Lessons from our “For the Love of Ramadan: Pre-Ramadan Shopping Party”
This past weekend, I had the great pleasure and opportunity to collaborate with a young creative mind. We planned (okay, I lied…she did MOST of the planning) and put together an afternoon of pretty jewels, Ramadan décor and paper goods as well as some really cute looking and DELICIOUS snacks.
One of the many goals I set for myself going into year two of my business was connecting with my clientele on a face-to-face basis. Call me old school, but I’m still a staunch believer in native forms of marketing such as word of mouth, EXCEPTIONAL customer service and an overall satisfying customer experience. While I agree that social media plays a HUGE role in growing a brand…that too, an online accessories company, I feel limited in being able to convey the quality of my products as well as defining my target market more specifically in such a saturated market. That being said, I decided to vend at as many events as possible (that interest me, off course) attend seminars/conferences and collaborate with other brands.
Conveniently, Shenaz from Made with Hab Creatives approached me about some info and before we knew it, we hosted For The Love of Ramadan: A Pre-Ramadan Shopping Party
Aside from having pictures to share that are totally blog worthy, I learned a great deal that I wanted to share for those of you that want to set goals for your business this year or even want to work with other brands but don’t know how.
Below are my top lessons learned from working with Shenaz and doing a collaborative event:
1. Chemistry is everything. Small businesses thrive off relationships much more than larger retailers and building those relationships is 101 % dependent on your chemistry. Shenaz REALLY impressed me! She’s a confident, creative and very SKILLED 22 year old…yes, she’s ONLY 22!
2. Build with a partner, not just a friend. Shenaz and I never really interacted before and we aren’t from the same social circle. Us not being friends (in the beginning, we’re besties now duhh) helped us in keeping things professional, expressing our differences of opinions without taking anything to heart and stay focused on what needed to be done rather than getting lost in emotional drama. This isn’t to say that you shouldn’t work with a friend. All I mean to say is that there is great benefit in working with someone with whom you do not share a personal relationship.
3. Realize, accept and grow with your different skills. This is a big one for me! I say this because Shenaz and I both have a completely different skill set. She’s professional, organized, lives off task lists, google docs and the whole 9 yards. I’m more of a pen and paper kinda girl. While Shenaz helped us in tracking our progress and planning, I was marketing our event and making personal calls and invitations to friends and family to our event.
4. Gratitude, expression + more gratitude. I am very grateful to have worked with someone so bright. In planning an event, we can easily get caught up on things that are not so important and dwelling on that can make you seem unappreciative of the other person. Whether you host an event with a friend, your partner or another entrepreneur, say thank you and say it often. Hosting a collaborative event is just one blessing on top of another. I get to have my business, grow my business, sell products I LOVE, and have the opportunity to work with others who share the same vision…double brownie points! Shenaz..if you’re reading this (You better!) THANK YOU!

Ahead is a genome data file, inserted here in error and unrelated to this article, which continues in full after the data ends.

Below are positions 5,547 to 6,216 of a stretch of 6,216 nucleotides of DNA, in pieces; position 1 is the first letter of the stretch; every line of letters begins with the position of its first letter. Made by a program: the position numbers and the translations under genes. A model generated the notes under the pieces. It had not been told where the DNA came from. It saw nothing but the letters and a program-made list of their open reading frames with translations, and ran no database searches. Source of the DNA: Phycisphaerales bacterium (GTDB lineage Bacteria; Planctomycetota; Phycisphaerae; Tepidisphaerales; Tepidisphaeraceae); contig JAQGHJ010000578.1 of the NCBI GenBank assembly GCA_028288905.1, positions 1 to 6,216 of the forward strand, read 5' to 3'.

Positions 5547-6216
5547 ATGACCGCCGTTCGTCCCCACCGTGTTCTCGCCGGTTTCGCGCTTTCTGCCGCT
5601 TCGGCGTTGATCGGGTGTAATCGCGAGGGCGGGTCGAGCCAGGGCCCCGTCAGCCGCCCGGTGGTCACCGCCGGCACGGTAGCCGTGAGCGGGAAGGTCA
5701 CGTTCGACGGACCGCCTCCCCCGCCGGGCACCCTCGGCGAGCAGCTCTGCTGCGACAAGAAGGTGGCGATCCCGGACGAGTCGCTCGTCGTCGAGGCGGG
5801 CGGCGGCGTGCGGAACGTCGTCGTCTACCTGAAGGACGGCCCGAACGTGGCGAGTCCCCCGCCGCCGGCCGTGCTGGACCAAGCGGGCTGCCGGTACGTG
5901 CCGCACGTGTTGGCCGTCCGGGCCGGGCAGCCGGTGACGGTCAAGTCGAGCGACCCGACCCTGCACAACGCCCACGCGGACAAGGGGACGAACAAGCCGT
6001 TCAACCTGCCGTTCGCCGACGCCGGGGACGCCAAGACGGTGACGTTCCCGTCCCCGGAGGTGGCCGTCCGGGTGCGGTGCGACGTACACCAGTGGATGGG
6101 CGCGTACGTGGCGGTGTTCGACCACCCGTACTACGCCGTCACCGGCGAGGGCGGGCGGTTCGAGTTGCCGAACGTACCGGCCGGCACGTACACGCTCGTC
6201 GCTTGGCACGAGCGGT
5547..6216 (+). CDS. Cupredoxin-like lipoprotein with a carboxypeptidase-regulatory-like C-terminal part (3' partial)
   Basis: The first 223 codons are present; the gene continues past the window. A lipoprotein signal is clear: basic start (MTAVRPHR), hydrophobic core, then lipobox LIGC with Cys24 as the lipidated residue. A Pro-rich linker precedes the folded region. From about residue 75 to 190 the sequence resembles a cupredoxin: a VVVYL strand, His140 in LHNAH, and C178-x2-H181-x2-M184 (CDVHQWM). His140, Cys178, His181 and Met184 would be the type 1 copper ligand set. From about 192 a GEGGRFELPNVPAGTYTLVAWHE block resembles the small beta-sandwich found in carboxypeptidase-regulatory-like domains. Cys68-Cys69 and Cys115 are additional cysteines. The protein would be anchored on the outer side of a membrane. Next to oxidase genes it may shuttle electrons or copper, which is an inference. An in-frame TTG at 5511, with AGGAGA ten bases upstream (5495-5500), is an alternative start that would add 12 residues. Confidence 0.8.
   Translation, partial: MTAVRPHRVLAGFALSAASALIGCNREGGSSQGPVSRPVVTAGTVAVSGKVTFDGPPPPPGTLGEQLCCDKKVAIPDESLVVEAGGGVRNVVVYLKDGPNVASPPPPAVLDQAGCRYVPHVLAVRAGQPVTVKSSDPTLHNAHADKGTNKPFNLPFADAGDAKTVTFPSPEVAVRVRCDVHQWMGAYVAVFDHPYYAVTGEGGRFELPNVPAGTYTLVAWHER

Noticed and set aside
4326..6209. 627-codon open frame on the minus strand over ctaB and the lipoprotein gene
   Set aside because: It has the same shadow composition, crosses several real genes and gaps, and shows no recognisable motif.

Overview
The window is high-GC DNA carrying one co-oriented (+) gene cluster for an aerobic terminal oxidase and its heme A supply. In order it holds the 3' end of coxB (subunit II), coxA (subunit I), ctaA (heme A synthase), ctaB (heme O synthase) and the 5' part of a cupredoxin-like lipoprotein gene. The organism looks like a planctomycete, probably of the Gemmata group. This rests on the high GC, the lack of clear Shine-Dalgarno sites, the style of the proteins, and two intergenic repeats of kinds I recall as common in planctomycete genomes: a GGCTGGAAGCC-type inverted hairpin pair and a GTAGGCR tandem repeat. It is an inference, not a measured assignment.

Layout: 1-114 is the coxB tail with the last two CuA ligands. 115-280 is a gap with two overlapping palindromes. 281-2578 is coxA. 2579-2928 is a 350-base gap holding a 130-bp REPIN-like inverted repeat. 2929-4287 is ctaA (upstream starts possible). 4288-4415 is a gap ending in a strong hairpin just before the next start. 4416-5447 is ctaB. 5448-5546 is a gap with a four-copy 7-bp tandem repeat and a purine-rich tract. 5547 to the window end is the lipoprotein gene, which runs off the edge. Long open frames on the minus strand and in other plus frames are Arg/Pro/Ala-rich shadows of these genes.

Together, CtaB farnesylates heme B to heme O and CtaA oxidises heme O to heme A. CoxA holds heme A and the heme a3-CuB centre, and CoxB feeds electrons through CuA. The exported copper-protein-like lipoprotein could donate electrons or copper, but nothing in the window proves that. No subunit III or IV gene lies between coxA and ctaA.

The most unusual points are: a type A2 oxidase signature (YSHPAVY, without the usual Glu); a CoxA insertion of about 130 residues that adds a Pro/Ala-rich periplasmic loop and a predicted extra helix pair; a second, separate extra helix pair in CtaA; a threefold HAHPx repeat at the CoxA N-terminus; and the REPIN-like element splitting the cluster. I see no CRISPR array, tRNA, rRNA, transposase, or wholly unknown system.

5. Set measurable goals that are not JUST founded on profit. Don’t get me wrong, none of us throw events JUST for marketing. We all hope to make some extra money because…well we need it to grow! The problem with JUST being focused on $ is that it EASILY affects your motivation level. In fact, most of the time, it has a direct impact on your decisions such as hosting another event or not altogether. While I don’t think that’s bad thing per say, I think your success should not ONLY be measured by it. Shenaz and I had “the talk” earlier in our planning. We discussed that we want to set a goal for ourselves in terms of money AS WELL as in terms of marketing, client interaction and once again, gratitude. I like to measure myself on gratitude levels because one thing I’ve learned from being in business is HOW EASY it is to become UNGRATEFUL and many times it’s a result of a poor sales month or a not-so-profitable event. Measuring your gratitude levels means thinking about where you stood when you started and where you stand after your event. Your goal should be to either have the same level of gratitude or more. Never less.
6. Last but not least, have fun! Every single one of you reading who has done events is probably nodding their head. When I did my first event over a year ago, I was stressed. I couldn’t sleep, I had anxiety…it was awful. It took away from the joy of being with others, speaking to my clients and meeting so many great people. As I’ve done more events, I’ve learned to become less attached to ideas and the pursuit of perfection and more driven to have fun and focus on what really matters! Stressing over the different shades of table cloths and making sure your table looks Pinterest worthy is NOT WORTH losing sleep and having anxiety over. I’ve been there, I’ve done it..and I’m still where I belong today. The table cloth didn’t help my approachability factor, it just made me lose sleep and not allow me to interact with my clients as best as I could. Above all, make sure you get sleep the night before, your mind is rested and you are READY to meet cool people, talk to people about your brand and SHOW them why they should rock YOUR product.
Now on to the fun stuff…our pictures!
& off course, Shenaz! You can find her drool worthy products online & at many retailers. Check out http://www.madewithhab.com and buy me something okay?!